Re: Re: Re: Even more sinister for DSL when considering the meter
Funny enough, it is accurate. When comparing the traffic on a billing period between my router and their meter, it's almost spot on when I factor in the overhead. The problem: it's measuring and calculating traffic improperly because that overhead is not factored in.
If this ever happened, you could just imagine what the outrage would be.
That would depend on what neighborhood it happened to. Read about food deserts, and then consider if the level of public outrage is appropriate. Then imagine the outcry if Whole Foods closed their store in [your local posh suburb].
Same thing with airlines. People shopped for the lowest possible fares no matter what for years, and then complained that airlines don't include anything for free. Yeah of course they don't, because we all showed them that the single most important consideration of their customers is a low ticket price. Something of a collective action problem. The community would all be better off if nobody shopped at Wal-Mart, but any particular individual is better off shopping there (or so they believe at least).
But realize that they could open themselves up to litigation by not being neutral.
Why would they do that? They were neutral in this case for example. The employee's testimony was not that there was trademark infringement, it was that yes in fact these pages were archived from this source on that date. How does that open them up to any liability?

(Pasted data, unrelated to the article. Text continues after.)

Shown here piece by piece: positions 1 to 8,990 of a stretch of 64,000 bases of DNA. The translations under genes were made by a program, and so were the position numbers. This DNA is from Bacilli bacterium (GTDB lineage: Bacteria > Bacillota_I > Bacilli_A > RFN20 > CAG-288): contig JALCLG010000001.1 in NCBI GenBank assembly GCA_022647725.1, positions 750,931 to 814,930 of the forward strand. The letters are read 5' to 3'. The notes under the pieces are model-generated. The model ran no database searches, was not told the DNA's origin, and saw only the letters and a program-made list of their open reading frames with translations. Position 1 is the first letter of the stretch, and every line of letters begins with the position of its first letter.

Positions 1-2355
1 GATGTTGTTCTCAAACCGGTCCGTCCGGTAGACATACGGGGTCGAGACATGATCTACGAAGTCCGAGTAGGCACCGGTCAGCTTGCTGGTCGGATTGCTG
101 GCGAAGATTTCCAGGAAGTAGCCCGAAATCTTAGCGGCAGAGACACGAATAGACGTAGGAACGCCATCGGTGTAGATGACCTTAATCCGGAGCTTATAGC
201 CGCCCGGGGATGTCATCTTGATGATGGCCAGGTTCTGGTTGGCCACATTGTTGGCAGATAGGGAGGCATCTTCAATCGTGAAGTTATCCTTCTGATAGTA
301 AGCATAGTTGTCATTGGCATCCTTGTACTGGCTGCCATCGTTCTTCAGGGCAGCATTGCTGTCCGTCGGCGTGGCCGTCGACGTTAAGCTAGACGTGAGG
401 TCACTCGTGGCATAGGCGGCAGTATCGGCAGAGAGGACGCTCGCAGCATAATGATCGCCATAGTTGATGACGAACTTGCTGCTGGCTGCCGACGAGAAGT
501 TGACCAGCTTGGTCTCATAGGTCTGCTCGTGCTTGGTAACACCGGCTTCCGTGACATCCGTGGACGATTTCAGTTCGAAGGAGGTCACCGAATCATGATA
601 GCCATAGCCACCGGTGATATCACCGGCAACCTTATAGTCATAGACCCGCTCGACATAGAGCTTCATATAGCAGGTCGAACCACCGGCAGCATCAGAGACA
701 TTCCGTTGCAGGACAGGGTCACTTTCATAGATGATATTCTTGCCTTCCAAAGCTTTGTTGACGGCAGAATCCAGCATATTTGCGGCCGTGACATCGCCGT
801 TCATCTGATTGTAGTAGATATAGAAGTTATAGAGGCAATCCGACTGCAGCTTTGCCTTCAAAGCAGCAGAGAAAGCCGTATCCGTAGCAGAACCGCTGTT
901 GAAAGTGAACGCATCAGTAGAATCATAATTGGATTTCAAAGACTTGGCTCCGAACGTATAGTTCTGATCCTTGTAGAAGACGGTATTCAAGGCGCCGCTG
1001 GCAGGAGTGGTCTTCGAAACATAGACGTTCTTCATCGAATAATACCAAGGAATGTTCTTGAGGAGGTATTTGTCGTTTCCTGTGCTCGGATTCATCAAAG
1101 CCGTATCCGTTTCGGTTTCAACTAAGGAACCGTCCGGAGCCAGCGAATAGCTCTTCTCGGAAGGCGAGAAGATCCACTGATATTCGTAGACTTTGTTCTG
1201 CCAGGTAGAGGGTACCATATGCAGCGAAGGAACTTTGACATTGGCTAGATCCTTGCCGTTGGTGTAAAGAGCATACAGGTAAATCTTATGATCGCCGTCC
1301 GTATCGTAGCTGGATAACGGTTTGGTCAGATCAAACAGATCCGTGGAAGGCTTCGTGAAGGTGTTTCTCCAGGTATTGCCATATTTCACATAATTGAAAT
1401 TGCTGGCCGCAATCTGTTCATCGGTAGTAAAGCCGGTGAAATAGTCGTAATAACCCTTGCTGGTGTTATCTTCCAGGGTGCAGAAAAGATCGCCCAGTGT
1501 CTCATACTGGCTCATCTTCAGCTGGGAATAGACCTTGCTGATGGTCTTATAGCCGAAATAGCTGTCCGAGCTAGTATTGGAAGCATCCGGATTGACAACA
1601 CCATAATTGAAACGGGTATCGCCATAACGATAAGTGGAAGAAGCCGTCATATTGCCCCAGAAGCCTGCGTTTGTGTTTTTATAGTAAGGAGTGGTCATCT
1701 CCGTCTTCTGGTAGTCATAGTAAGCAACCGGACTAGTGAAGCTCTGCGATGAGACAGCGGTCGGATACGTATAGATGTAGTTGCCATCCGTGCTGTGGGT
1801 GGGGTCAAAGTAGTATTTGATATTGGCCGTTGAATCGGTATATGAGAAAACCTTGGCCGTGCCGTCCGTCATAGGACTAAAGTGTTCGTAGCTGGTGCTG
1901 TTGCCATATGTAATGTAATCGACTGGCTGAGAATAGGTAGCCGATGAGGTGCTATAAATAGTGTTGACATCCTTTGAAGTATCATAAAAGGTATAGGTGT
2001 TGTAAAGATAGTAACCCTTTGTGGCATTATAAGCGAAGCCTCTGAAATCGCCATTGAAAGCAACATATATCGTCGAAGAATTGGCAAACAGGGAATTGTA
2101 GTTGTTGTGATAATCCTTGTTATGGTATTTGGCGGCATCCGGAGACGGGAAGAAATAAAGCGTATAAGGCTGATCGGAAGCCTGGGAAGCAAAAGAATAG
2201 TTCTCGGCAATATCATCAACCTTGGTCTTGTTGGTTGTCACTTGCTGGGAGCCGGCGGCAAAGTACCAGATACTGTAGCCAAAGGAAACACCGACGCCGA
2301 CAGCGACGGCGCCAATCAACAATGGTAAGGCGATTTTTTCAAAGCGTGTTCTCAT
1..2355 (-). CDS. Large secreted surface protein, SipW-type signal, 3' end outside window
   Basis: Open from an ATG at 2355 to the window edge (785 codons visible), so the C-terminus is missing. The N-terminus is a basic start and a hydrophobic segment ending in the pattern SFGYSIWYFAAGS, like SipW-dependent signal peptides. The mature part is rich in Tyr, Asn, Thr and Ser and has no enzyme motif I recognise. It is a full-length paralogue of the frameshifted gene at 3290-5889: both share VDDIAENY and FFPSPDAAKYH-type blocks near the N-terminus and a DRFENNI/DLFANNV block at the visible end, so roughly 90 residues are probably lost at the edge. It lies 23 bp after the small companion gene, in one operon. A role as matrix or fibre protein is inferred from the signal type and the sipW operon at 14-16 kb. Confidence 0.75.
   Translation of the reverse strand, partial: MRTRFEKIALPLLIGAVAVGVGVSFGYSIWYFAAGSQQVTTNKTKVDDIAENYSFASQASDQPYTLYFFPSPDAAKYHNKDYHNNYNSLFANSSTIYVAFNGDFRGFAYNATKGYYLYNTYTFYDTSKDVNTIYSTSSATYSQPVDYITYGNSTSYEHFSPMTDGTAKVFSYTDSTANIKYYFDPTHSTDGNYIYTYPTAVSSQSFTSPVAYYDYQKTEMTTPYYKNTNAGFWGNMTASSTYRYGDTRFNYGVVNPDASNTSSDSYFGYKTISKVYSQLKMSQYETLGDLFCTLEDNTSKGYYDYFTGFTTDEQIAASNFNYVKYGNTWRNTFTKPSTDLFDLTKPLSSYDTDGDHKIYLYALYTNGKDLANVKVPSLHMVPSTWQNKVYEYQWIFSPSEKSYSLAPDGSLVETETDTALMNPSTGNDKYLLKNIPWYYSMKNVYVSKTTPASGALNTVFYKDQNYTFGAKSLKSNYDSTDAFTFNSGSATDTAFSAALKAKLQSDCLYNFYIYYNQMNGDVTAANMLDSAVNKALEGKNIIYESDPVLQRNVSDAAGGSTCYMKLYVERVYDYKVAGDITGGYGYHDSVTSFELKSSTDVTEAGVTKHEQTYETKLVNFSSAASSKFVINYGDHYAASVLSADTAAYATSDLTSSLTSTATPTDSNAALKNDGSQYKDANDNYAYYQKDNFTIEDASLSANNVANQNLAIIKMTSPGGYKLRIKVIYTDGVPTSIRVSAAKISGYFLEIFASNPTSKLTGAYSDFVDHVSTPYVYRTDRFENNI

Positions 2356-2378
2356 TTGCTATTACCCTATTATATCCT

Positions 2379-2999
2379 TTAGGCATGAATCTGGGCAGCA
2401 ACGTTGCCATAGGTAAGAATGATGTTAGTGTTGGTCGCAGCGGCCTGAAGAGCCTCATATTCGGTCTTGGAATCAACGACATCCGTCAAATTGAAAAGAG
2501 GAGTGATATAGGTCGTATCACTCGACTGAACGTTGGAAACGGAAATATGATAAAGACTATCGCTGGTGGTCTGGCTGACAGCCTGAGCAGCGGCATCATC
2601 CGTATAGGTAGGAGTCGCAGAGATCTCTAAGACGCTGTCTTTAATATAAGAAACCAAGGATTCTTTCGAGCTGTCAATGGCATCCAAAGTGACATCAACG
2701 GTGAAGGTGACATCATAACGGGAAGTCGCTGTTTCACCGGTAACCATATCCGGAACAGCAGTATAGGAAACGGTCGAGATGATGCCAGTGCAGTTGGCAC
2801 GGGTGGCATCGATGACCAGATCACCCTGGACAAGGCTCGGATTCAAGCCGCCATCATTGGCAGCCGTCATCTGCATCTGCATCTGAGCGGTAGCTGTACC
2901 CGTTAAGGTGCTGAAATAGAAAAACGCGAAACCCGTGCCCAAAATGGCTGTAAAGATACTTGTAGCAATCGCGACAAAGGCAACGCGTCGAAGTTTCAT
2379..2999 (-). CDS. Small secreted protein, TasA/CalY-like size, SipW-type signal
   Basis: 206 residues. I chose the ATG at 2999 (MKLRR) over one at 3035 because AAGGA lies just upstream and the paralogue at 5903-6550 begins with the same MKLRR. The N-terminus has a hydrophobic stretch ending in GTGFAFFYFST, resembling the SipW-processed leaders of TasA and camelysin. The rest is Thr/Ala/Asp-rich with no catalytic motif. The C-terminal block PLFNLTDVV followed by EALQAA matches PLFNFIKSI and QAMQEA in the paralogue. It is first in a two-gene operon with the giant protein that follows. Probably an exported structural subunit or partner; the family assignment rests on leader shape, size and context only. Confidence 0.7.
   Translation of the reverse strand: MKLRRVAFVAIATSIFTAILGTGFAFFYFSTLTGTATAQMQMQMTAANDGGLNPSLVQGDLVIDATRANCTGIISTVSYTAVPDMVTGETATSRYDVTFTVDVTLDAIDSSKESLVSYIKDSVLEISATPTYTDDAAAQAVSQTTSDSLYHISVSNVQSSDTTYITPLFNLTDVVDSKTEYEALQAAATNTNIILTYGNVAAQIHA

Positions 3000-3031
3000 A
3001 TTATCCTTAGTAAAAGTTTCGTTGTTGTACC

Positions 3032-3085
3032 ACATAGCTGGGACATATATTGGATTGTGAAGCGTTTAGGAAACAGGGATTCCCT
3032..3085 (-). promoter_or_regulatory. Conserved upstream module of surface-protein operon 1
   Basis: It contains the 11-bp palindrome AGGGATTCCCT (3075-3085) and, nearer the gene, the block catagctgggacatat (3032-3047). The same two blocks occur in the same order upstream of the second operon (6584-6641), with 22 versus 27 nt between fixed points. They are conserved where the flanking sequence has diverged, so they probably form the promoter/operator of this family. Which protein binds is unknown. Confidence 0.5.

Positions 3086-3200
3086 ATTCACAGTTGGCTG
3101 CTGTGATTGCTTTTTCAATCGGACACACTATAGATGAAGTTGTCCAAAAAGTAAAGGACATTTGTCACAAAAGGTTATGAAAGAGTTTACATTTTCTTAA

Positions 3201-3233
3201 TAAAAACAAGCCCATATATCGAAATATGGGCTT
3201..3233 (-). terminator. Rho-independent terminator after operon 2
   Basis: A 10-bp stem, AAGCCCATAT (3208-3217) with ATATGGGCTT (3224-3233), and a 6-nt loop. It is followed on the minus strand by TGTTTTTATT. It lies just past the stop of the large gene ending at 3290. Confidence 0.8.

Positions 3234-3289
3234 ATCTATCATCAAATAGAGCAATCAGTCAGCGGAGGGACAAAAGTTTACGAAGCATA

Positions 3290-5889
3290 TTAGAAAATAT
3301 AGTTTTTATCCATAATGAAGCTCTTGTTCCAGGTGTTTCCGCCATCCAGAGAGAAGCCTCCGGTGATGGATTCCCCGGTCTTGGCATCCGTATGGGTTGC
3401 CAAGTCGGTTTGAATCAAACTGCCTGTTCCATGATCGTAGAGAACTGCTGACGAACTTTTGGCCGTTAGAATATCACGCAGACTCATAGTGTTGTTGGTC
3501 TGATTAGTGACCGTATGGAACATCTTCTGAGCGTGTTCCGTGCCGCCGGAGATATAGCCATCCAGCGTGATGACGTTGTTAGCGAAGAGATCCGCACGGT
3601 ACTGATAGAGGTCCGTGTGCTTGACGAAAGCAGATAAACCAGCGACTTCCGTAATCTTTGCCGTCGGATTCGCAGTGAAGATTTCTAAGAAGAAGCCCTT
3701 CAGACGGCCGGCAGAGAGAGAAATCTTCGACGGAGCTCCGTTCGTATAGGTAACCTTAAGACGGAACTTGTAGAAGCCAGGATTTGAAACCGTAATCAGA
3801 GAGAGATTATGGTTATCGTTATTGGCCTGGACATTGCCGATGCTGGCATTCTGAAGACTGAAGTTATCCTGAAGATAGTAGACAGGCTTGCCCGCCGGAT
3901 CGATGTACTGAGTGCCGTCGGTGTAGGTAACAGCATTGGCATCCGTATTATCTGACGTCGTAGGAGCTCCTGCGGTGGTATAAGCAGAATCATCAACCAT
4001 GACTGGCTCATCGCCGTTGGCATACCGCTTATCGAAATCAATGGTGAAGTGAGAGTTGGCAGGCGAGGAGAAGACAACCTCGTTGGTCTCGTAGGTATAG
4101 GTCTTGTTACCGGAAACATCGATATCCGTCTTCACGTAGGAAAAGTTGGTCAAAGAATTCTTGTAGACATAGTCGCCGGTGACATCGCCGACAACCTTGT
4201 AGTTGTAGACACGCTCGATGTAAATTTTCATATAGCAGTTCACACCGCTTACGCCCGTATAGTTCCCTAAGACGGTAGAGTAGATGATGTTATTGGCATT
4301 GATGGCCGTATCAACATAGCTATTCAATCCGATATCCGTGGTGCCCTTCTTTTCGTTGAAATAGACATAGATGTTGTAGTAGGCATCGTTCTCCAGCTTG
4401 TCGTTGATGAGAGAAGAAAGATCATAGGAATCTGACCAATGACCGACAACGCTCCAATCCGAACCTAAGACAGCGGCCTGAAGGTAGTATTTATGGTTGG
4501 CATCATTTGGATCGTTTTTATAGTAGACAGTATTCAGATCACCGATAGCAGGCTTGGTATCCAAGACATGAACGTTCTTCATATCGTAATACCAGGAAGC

My suggestion is everyone randomly tag people in photos in social media. Everyone like and subscribe to every possible group, hate/terror/whatever. Every person randomly search for stuff that they aren't interested in. Eventually we could create enough noise that all the data is worthless.
I wonder if anyone has written a script to do that.
As a chain grew, it would open a store near a competing independent store, and sell gas at loss. The new store could afford to do this, because it had the profits from all the other stations in the chain to support it. Once it drove the independent store out of business, the chain would raise it's prices, often to gouging levels.
Just ask anyone who used to be in retail until a Wal-Mart showed up, used economies of scale to be able to afford to "compete" all the local retailers out of business, then started sucking money out of the local economy and treating its workers abysmally.
I find that ironic since if the people in a town really don't want Wal-Mart to drive the local businesses under, all they have to do is not shop there. The fact that so many people go to Wal-Mart instead of the local shops indicates that that is what they actually want, so that's what they get.